Professionalism And Pain: Bob Miller, Jim Fox Forced To Be Healthy Scratches During Most Of LA Kings Playoff Run

FROZEN ROYALTY EXCLUSIVE: As so many who follow the Los Angeles Kings are very much aware, their award-winning, highly-acclaimed television broadcasters, Bob Miller and Jim Fox, were forced out of the broadcast booth after Game 5 of the 2012 Western Conference Quarterfinals with NBC having exclusive rights to televise NHL playoff games from the second round on. In the tenth installment of a series featuring the Kings’ long-time broadcasters, Miller and Fox talk about what it was like to watch most of the Kings’ magical run to the Stanley Cup from a perspective that was completely different from what they’re used to.


LA Kings television broadcasters Jim Fox (left)
and Bob Miller (right), shown here at Miller’s
Stanley Cup party on June 26, 2012.
Photo courtesy Bob Miller

LOS ANGELES AND EL SEGUNDO, CA — The complaints were loud and clear, and very, very frequent, especially once the Los Angeles Kings reached the 2012 Stanley Cup Final.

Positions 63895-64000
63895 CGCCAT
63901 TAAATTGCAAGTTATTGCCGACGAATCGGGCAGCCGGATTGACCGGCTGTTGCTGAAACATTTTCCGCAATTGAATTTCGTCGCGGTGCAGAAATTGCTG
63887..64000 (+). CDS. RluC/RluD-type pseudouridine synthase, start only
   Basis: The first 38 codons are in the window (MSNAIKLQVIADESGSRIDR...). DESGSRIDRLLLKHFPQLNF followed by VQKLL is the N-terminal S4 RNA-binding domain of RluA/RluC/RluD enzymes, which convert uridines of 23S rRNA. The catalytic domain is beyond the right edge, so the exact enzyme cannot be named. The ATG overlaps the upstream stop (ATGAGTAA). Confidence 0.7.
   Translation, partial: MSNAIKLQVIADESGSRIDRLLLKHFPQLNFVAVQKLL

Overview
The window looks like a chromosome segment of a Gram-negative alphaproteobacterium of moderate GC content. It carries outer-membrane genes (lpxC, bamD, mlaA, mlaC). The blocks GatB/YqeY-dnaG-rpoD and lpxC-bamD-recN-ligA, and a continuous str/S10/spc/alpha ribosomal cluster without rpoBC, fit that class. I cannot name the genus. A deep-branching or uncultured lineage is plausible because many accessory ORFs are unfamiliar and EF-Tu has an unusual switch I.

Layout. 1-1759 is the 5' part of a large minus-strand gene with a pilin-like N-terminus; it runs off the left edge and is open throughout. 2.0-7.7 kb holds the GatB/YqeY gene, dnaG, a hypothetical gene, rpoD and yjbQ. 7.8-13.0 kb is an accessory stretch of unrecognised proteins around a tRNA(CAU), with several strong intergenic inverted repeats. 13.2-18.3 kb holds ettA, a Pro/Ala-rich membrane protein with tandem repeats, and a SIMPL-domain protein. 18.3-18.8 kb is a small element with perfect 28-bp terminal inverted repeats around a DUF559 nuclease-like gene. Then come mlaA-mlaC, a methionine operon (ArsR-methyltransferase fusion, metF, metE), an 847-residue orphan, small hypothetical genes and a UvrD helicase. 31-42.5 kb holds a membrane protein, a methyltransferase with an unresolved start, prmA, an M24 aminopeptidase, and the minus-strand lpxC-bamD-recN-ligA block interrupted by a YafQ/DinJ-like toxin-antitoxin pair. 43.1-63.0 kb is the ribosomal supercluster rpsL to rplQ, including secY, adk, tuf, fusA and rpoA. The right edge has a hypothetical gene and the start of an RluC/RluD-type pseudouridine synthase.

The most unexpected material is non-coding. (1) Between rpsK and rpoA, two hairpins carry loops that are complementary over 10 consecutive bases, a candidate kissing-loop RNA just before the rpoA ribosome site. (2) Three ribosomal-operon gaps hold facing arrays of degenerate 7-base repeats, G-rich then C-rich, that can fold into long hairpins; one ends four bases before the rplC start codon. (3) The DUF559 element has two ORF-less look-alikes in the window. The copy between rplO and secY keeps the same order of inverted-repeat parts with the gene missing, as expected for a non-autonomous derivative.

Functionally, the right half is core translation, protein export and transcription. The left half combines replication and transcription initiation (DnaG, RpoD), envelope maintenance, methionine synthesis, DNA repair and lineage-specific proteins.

Kings fans wanted to see and hear their long-time television broadcasters, Bob Miller and Jim Fox, who were unable to broadcast games after the first round of the playoffs.

Miller, the 39-season Voice of the Kings, who was the recipient of the Foster Hewitt Memorial Award in 2000, making him a media honoree in the Hockey Hall of Fame, and Fox, who has partnered with Miller for 22 seasons, were forced out of the broadcast booth because NBC’s contract with the National Hockey League gives them exclusive broadcast rights beginning with the second round of the playoffs, a fact that many fans were not aware of, or did not understand.

Miller and Fox knew, but that did not make it any easier.

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LA Kings: Stanley Cup Is A “Rock Star” That Everybody Has To Celebrate

FROZEN ROYALTY EXCLUSIVE: Frozen Royalty attended the Stanley Cup party hosted by Los Angeles Kings video coordinator Bill Gurney and his wife, Tina Gustin-Gurney, on September 15. In addition to comments from Bill Gurney, the story includes extensive remarks from Mike Bolt, one of the Keepers of the Cup, and a photo essay.


LA Kings video coordinator Bill Gurney (left), along
with his wife, Tina (right), with the Stanley Cup
at their Westminster, California
home on September 14, 2012.
(click above to view larger image)
Photo: David Sheehan/FrozenRoyalty.net